Proving Language Proficiency for Canadian Immigration in 2013
Citizenship and Immigration Canada (CIC) has stated that the ability to communicate in one or both of Canada’s two official languages is key to finding employment in the country. To help ensure that prospective immigrants arrive in Canada with the language skills needed to succeed, many Canadian immigration programs require that applicants prove their ability to communicate in French or English by submitting standardized test scores.
In 2013, a number of popular immigration programs will require proof of language proficiency. Amongst them are:
- The Federal Skilled Worker Program
- The Federal Skilled Trades Program
- Provincial Nominee Programs
- The Canadian Experience Class
English and French language proficiency, for immigration purposes, is assessed according to the Canadian Language Benchmark (CLB) system. The CLB system ranks language proficiency separately for each of the four language skills, namely: speaking, reading, writing, and listening.
CLB levels range from 1 to 12. Levels 1-4 are considered a ‘basic level of proficiency’; 5-8 are considered ‘intermediate’; and 9-12 are considered ‘advanced’.
Language Tests and Equivalencies
An individual’s proficiency is determined using results from a test issued by a designated organization. At present, the designated testing organizations are as follows:
- English: There are two designated organizations for English language testing:
- International English Language Testing System (IELTS),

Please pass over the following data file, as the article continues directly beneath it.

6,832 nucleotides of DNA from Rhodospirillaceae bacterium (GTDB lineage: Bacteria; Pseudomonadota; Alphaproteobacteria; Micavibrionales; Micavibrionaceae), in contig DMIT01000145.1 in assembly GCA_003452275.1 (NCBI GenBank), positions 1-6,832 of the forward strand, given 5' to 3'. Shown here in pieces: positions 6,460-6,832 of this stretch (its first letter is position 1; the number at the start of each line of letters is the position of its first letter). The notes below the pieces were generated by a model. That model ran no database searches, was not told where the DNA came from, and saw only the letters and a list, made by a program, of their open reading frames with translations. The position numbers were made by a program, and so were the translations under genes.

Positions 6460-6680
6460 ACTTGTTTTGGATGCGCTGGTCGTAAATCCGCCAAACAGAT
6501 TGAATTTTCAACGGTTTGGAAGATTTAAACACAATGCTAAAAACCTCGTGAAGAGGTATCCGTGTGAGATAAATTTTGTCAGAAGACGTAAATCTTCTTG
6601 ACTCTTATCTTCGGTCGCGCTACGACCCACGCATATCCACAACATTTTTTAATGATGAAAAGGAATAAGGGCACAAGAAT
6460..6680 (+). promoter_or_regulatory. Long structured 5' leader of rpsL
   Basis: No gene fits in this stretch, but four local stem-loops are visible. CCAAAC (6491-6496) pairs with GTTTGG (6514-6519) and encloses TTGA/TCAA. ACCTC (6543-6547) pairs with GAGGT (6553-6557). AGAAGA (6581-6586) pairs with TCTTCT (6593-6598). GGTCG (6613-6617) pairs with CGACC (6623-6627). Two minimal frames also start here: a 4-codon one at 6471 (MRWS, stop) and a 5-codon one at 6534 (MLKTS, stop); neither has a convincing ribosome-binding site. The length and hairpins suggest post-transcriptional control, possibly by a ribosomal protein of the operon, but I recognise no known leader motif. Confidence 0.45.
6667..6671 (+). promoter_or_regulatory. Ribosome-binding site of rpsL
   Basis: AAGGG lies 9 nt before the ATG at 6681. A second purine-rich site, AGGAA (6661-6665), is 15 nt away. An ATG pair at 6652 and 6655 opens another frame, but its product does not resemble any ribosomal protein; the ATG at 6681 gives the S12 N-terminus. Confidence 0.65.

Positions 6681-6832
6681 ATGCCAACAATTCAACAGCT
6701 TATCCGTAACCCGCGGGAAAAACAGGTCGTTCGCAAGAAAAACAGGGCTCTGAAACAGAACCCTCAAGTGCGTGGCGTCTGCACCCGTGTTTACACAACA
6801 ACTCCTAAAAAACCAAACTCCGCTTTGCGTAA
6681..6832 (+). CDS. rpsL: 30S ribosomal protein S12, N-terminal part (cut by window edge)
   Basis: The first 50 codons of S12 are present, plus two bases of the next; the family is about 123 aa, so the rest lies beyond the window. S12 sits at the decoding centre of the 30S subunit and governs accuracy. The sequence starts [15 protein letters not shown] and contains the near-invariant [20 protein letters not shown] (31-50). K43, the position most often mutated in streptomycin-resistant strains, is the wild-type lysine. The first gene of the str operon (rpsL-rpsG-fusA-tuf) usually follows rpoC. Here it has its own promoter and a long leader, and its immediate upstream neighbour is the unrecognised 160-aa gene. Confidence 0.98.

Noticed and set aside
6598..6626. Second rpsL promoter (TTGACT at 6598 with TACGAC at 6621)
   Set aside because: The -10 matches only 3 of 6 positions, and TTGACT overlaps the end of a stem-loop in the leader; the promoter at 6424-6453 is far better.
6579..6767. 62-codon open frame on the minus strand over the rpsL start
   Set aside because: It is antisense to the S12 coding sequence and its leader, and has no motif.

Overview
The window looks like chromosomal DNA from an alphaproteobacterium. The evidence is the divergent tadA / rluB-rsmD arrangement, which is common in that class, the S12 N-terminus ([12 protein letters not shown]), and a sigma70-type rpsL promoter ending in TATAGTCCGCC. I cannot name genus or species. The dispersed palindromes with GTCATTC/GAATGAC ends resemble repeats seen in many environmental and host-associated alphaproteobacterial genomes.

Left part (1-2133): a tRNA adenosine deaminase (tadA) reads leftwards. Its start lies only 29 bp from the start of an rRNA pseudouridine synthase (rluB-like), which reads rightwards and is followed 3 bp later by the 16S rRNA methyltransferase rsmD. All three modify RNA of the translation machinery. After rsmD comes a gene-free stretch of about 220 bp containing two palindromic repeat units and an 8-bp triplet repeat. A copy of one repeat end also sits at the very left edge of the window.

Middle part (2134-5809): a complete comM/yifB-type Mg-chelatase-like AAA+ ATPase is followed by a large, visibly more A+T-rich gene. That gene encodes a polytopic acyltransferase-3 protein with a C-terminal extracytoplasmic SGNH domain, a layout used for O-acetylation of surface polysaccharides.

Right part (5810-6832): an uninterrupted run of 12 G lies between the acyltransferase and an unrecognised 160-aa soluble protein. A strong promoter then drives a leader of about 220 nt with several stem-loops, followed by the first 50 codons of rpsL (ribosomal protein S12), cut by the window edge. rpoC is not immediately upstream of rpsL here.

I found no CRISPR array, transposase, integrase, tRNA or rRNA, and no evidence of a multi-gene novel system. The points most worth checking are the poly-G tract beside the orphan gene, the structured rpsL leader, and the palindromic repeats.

- Canadian English Language Proficiency Index Program (CELPIP)
CELPIP tests may only be taken within Canada, whereas IELTS tests are held in various locations around the world, including Canada
- French: The only accepted French-language test for the Federal programs is the Test d’Evaluation de Français (TEF)
Equivalencies with CLB benchmarks for the three designated tests above are determined as follows:
International English Language Testing System (IELTS)
Test d’Evaluation de Français (TEF)
Individuals with knowledge of both English and French may choose to test in one or both languages. For many programs, additional points will be awarded for knowledge of a second official Canadian language.
Regardless of the language they choose, immigrants who arrive in Canada with sufficient language skills will find themselves well placed to take advantage of all the opportunities their new home has to offer.
To find out if you are eligible for one of over 60 Canadian immigration programs, please fill out a free online assessment.